Wednesday, April 18, 2007

Teaching for Free - Why do it?

ATTENTION ENGLISH TEACHING F2 VISA HOLDERS (and anyone else who is able):
I am officially recommending that if you have a couple extra hours a week to give free teaching in your community a shot, it is an excellent idea. Many communities have cultural and education centers that offer classes in things like yoga, Chinese, knitting, and other hobbies and activities but English is conspicuously absent from the lists. So, if you are interested and are not sure how to go about it in your community or where to go, please comment or email me and I will try to hook you up.

WHY do it? Here's what I thing (If anyone cares :)

1. As long-time residents and/or F2 visa holders, we have a stake in our communities even if we don't plan to live here forever. The more we make our presence known in a positive way, the better outlook the community can have on the foreign community at large. This benefits both sides.

2. We have all read the negative stories about some foreign teachers; drug users, philanderers, pushers, child abusers, perverts, gangsters, etc. The press seems to try and paint a negative picture of English teachers whenever possible. The only people who are more undeservedly vilified in the press than English teachers are the soldiers of the USFK. Here is an opportunity to turn some of this negative press around.

3. I have heard that in Seoul some of the foreign communities do have a high rate of presence in their communities. But out here in the provinces and outside of these communities, foreigners are fewer and farther between.

4. Having a presence in your community helps level the playing field by giving you a voice in that community when discrimination rears its ugly head. Discrimination is a fact of life for foreigners in Korea. But you will find that the people who work in the local offices are much more understanding and helpful than the average Joe Kim in this situation.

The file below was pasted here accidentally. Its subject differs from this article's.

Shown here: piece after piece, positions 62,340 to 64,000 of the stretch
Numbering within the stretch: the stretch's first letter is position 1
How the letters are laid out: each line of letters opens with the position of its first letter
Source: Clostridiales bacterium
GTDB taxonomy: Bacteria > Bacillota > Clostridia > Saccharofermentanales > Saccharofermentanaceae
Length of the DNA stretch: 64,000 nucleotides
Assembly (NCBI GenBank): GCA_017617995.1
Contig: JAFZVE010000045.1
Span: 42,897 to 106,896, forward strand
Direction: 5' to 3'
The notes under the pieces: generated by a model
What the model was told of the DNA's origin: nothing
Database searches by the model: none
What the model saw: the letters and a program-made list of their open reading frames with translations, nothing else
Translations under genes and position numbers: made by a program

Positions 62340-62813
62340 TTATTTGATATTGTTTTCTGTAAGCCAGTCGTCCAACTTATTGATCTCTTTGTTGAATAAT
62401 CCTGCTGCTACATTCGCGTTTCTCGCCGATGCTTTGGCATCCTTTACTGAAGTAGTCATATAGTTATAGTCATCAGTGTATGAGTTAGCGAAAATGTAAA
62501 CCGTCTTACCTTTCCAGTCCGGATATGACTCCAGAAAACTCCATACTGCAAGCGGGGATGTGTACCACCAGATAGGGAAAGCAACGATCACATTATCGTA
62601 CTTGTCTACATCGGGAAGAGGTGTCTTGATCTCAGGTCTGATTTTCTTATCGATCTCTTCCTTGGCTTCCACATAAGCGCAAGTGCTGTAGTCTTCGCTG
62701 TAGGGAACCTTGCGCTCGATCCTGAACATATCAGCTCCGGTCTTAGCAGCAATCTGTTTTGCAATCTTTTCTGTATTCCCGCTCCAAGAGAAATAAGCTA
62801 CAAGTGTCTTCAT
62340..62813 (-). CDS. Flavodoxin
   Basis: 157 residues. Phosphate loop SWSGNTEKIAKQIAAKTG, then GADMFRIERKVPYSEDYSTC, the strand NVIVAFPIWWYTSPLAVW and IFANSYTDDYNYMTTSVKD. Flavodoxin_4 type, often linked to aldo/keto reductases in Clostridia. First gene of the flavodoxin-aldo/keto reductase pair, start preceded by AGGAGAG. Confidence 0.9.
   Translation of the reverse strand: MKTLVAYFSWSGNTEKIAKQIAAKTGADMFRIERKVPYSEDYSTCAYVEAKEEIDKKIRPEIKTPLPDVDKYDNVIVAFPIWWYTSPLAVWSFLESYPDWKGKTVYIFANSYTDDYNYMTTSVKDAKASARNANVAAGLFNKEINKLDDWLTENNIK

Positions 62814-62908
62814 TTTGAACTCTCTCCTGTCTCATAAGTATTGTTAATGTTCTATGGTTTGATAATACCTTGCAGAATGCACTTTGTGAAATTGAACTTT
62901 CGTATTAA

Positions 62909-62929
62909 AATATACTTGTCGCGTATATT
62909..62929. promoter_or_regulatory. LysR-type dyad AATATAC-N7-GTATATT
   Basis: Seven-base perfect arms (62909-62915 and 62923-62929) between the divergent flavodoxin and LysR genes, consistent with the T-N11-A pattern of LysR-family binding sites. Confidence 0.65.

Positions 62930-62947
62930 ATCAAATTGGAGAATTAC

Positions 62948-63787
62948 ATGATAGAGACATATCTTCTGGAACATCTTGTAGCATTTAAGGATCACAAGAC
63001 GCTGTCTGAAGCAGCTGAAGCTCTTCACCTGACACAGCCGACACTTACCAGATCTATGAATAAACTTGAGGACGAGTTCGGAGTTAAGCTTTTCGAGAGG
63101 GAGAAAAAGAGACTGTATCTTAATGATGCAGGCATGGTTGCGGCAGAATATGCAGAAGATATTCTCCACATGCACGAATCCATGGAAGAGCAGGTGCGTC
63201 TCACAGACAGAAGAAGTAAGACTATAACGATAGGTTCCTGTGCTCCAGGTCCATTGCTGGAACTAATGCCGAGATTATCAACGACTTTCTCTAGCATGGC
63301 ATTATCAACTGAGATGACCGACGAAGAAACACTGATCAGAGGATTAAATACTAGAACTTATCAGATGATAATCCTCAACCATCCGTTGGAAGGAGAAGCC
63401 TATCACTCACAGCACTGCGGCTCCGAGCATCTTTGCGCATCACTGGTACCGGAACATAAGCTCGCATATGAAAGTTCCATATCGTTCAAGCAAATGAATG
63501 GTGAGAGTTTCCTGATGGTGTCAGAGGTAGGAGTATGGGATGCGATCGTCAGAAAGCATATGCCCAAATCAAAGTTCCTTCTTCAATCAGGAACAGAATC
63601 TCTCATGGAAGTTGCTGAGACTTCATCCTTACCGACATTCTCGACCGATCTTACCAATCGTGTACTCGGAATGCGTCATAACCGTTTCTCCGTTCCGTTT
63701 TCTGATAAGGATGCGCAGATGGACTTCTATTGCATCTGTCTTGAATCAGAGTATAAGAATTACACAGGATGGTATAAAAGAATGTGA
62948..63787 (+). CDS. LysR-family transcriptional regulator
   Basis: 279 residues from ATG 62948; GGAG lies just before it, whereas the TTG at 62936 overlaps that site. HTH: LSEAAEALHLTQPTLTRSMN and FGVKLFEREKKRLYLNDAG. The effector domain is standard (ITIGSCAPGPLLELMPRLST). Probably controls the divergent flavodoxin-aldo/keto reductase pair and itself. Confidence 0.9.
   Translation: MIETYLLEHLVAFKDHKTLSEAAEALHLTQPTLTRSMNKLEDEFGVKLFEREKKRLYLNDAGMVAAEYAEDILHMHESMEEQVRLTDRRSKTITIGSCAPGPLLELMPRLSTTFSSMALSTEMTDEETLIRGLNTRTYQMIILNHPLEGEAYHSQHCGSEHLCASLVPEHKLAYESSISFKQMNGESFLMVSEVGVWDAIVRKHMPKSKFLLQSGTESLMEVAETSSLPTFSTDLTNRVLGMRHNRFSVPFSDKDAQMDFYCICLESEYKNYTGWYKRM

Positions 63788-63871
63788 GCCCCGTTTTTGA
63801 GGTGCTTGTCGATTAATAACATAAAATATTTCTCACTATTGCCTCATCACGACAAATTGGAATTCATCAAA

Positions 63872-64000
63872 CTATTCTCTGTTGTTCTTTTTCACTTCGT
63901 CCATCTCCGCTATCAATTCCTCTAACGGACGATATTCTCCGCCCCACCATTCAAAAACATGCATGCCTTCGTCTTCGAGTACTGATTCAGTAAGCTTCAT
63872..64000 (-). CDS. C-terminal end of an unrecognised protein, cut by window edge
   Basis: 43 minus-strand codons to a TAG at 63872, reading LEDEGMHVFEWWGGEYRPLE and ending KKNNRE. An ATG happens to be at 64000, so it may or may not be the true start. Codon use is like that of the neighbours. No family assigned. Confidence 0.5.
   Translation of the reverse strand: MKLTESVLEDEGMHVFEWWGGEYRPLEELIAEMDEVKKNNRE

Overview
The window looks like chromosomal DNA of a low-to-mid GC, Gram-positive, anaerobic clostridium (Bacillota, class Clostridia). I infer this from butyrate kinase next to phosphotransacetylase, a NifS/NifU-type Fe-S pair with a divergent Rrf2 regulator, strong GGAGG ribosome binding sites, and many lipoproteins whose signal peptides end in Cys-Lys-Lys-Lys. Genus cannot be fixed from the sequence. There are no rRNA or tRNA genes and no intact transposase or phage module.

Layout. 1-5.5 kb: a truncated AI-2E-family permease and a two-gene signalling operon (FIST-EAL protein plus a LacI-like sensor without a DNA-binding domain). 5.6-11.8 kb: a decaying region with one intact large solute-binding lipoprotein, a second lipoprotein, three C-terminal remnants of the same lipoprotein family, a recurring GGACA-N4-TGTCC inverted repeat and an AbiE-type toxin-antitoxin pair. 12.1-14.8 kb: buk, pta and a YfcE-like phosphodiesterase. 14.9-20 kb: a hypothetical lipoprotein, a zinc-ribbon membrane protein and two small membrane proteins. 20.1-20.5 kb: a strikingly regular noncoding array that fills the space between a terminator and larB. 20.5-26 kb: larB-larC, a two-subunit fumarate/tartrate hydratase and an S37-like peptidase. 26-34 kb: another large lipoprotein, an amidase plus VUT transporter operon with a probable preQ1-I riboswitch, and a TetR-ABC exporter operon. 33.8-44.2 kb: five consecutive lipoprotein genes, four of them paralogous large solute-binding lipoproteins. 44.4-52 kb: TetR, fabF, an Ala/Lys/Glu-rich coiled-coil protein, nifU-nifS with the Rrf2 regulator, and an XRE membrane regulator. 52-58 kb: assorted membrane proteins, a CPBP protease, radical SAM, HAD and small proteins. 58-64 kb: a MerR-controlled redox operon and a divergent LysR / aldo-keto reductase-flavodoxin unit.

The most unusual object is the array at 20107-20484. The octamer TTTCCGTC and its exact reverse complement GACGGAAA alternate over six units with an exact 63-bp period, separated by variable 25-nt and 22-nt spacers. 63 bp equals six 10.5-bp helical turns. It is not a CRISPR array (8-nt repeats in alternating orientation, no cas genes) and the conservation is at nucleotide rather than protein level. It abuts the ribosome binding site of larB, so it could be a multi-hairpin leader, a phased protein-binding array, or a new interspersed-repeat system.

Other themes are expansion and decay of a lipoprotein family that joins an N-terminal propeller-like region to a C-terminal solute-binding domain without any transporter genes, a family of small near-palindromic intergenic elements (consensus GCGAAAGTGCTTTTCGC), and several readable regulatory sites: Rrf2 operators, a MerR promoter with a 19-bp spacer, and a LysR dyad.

5. For uni and college teachers - volunteer work is something that Korean professors are obligated to do and if any of us EVER expect or would like to have tenure...well, I won't say it get the picture.

6. Volunteerism is highly respected in Korea (as it should be everywhere) but it is highly UNexpected that foreigners will get involved in this way.

7. I know that the USFK has several volunteer organizations that do great work in their communities that include English teaching in orphanages and these are great. So I know that I am not the first to do anything like this. But I have never heard any stories of foreign teachers getting involved in their neighborhoods. I would like to see that change.

8. ____add your own thoughts in the comments section. :)

Other potential benefits include:

1. Private lessons - If you teach private lessons (most F2 holders I know do) you will be surprised at how a class of 20 or so housewives can drum up lessons without even being asked to do so.

2. A presence in the community, particularly with people in local government, will make you a valuable asset to your school. Something that 1 or 2 year contract holders can appreciate.

3. If you teach an evening class, you may find that you are offered more side jobs than you can handle. (How many of you would like to be so busy that you actually have to turn down 50,000 won-plus per hour jobs?)

5. It cannot be expected in a volunteer class, of course, but you may find that you are paid a 'transportation fee' that is more than your school pays you for overtime.

I haven't been doing it for very long but I really can't see any seriously negative aspects to this type of volunteerism. Even if you never get any of these benefits, you still get the benefits of being know and respected as a person who cares about your neighbors and your community. So, once again, if you would like to take the step to be more civic minded then please comment or email me with your questions and thoughts.

If anyone reading this has any other stories about volunteering in Korea (particularly English teaching), I would love to hear them.

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